Starting Source to Capture Water from the Sky

Renewable drinking water company Source has developed a technology, fueled by renewable energy, that obtains mineralized drinking water from air even in dry, arid settings. It can also be used in a range of conditions, even those with low sun and humidity levels.

Based in Arizona state, Source (previously known as Zero Mass Water) offers a solution to water scarcity through its Atmospheric Water Generation (AWG) technology, which extracts water out of the air. The fundamentals of the technology are not entirely new, but previously required huge amounts of energy, only working in places of high humidity. The company Source claims to have overcome these limitations.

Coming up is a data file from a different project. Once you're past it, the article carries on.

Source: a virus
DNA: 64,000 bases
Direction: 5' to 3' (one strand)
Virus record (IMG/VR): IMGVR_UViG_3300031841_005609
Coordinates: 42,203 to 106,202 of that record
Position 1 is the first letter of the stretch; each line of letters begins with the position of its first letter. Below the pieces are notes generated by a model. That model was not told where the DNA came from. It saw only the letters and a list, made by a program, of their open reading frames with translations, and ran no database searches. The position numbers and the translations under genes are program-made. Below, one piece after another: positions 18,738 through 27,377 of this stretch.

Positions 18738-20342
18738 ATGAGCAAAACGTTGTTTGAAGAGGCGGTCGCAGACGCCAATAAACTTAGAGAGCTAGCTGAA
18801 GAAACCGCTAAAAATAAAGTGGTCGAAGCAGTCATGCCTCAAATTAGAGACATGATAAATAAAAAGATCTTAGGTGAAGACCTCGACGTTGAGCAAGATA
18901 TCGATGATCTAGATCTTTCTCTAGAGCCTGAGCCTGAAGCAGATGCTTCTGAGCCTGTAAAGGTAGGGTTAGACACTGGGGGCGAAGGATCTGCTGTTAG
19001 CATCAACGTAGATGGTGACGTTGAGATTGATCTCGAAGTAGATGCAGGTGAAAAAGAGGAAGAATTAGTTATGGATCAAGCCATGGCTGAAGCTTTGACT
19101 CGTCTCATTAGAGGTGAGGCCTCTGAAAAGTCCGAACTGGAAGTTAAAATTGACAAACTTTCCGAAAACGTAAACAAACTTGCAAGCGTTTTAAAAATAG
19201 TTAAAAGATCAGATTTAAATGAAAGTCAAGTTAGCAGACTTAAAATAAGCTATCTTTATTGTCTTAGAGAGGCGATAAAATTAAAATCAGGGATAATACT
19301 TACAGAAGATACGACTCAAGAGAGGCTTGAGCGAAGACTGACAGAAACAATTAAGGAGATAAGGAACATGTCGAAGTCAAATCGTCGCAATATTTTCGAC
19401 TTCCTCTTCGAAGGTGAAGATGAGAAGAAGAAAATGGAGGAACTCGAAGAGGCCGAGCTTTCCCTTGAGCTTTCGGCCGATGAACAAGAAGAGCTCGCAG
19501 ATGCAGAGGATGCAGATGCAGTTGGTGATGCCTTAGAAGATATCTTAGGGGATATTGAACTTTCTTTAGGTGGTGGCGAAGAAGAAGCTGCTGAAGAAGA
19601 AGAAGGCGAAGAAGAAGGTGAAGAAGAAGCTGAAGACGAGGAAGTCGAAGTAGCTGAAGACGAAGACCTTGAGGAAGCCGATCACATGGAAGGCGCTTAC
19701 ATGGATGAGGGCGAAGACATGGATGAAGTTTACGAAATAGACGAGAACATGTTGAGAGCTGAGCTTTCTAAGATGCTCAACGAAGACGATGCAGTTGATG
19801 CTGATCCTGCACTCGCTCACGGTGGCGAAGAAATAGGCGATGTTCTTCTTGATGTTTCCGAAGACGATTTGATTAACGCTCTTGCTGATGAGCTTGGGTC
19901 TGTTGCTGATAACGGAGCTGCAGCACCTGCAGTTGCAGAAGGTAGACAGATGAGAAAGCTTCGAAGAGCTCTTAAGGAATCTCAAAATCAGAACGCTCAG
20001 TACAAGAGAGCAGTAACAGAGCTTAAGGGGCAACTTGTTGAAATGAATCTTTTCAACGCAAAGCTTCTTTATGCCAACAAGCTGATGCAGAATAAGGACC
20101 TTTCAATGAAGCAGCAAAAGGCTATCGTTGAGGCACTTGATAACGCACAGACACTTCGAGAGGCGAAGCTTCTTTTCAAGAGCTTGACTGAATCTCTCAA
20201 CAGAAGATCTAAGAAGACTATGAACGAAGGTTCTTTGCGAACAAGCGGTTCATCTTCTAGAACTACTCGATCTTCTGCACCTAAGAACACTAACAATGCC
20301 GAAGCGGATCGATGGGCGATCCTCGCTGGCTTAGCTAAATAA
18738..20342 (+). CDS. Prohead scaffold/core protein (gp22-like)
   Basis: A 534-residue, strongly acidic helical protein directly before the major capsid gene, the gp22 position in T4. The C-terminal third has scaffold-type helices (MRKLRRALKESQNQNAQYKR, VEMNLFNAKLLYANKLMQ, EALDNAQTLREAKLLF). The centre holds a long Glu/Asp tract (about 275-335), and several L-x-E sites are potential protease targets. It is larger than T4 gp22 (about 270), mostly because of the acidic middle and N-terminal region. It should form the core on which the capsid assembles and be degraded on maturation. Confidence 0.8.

Source was founded by Cody Friesen, an associate professor of materials science at Arizona State University. He saw potential in this idea since the air has six times as much water as the world’s rivers. He developed panels that use fans to draw the air in through a hygroscopic, water-absorbing material that traps the water vapor from the air. The vapor is then converted to liquid and collected, before being filtered and mineralized to make ideal drinking water. As a result, Source’s hydropanels effectively make, store, and dispense clean, mineralized water that does not need to be purified further to be drunk.

Bringing Sustainable Bottled Water to Saudi Arabia